what would I do without this world faceless incurious
where to be lasts but an instant where every instant
spills in the void the ignorance of having been
without this wave where in the end
body and shadow together are engulfed
what would I do without this silence where the murmurs die
the pantings the frenzies towards succour towards love
without this sky that soars
above its ballast dust

what would I do what I did yesterday and the day before
peering out of my deadlight looking for another
wandering like me eddying far from all the living
in a convulsive space
among the voices voiceless
that throng my hiddenness

by Samuel Beckett (1906-89)

“March” by A.E. Housman

Posted in Poetry with tags , , , , on March 22, 2022 by telescoper

The Sun at noon to higher air,
Unharnessing the silver Pair
That late before his chariot swam,
Rides on the gold wool of the Ram.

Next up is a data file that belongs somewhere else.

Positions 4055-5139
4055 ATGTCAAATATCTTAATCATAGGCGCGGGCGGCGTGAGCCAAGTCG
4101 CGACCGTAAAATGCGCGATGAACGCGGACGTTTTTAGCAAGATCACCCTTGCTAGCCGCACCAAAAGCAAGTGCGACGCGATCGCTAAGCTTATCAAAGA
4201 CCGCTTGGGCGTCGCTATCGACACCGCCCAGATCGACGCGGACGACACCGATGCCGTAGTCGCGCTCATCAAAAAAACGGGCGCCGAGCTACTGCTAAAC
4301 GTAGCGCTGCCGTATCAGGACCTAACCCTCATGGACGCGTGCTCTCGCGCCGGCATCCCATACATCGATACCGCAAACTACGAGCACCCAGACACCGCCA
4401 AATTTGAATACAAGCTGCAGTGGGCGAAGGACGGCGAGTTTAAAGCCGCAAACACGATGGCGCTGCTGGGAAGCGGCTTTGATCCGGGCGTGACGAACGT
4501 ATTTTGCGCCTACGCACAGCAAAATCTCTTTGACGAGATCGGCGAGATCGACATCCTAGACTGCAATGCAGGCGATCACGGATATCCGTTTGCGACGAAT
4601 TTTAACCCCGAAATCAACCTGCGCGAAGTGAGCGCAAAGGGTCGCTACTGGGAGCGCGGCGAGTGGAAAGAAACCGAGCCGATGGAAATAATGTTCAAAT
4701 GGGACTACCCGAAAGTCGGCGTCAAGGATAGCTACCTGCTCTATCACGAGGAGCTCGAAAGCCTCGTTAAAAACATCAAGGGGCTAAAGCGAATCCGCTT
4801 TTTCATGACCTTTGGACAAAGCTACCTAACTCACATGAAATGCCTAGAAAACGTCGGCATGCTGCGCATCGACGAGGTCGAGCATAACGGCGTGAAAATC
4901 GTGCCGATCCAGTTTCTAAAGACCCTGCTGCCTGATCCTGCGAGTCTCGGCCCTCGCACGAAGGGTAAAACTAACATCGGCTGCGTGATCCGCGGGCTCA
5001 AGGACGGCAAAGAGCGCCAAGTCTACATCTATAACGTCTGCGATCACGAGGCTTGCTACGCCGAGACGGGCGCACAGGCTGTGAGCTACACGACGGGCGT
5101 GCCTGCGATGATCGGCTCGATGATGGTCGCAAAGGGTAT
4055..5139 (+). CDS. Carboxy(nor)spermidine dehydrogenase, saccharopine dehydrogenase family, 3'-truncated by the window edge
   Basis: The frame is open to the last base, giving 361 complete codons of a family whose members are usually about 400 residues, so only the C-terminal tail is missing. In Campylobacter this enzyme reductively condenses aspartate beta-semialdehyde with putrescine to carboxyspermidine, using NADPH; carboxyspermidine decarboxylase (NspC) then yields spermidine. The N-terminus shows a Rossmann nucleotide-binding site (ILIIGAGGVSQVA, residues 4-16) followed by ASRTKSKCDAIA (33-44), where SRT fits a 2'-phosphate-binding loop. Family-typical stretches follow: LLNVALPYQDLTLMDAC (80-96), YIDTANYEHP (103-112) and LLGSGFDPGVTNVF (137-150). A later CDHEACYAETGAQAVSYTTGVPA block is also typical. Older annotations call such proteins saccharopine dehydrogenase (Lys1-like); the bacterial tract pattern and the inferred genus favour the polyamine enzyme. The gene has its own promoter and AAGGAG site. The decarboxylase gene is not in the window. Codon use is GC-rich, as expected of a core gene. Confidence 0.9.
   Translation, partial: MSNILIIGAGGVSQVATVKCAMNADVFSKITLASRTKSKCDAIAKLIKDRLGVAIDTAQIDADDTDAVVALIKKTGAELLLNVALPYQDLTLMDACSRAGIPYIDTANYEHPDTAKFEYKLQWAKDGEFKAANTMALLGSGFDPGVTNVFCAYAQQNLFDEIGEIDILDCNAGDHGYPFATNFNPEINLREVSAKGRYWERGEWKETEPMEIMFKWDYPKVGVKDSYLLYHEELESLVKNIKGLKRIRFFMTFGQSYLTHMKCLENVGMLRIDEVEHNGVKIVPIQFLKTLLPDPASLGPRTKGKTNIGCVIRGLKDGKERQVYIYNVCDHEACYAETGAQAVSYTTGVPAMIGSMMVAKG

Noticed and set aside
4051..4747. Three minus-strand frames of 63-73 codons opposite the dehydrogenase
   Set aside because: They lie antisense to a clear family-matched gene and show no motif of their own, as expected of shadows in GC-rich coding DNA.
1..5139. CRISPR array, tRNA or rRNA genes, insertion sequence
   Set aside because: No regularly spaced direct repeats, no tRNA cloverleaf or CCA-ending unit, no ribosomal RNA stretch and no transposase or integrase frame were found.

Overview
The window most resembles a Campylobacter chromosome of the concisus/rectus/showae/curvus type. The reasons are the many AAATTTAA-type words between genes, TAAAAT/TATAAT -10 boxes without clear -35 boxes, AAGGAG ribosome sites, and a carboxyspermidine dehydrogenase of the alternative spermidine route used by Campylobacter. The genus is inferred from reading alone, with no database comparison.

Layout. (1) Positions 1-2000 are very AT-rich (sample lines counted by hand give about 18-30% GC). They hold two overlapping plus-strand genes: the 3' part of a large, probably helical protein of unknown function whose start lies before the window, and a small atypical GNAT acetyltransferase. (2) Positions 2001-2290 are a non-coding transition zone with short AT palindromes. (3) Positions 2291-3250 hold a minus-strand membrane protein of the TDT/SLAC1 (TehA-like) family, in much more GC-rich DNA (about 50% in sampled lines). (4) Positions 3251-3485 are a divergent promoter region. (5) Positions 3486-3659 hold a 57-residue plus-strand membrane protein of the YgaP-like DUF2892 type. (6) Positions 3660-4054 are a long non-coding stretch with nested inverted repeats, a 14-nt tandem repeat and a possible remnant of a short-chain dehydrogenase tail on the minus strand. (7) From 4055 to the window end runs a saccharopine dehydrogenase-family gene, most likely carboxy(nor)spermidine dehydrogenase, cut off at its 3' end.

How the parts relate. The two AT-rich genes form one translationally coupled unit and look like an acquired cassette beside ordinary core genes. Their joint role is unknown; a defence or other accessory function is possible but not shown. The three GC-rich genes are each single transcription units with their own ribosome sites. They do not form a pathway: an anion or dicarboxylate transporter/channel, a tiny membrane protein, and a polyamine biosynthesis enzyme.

So braver notes the storm-cock sings
To start the rusted wheel of things,
And brutes in field and brutes in pen
Leap that the world goes round again.

The boys are up the woods with day
To fetch the daffodils away,
And home at noonday from the hills
They bring no dearth of daffodils.

Afield for palms the girls repair,
And sure enough the palms are there,
And each will find by hedge or pond
Her waving silver-tufted wand.

In farm and field through all the shire
They eye beholds the heart’s desire;
Ah, let not only mine be vain,
For lovers should be loved again.

by Alfred Edward Housman (1859-1936)

At Day-Close in November by Thomas Hardy

Posted in Poetry with tags , , on November 21, 2021 by telescoper

The ten hours’ light is abating,
And a late bird wings across,
Where the pines, like waltzers waiting,
Give their black heads a toss.

Beech leaves, that yellow the noon-time,
Float past like specks in the eye;
I set every tree in my June time,
And now they obscure the sky.

And the children who ramble through here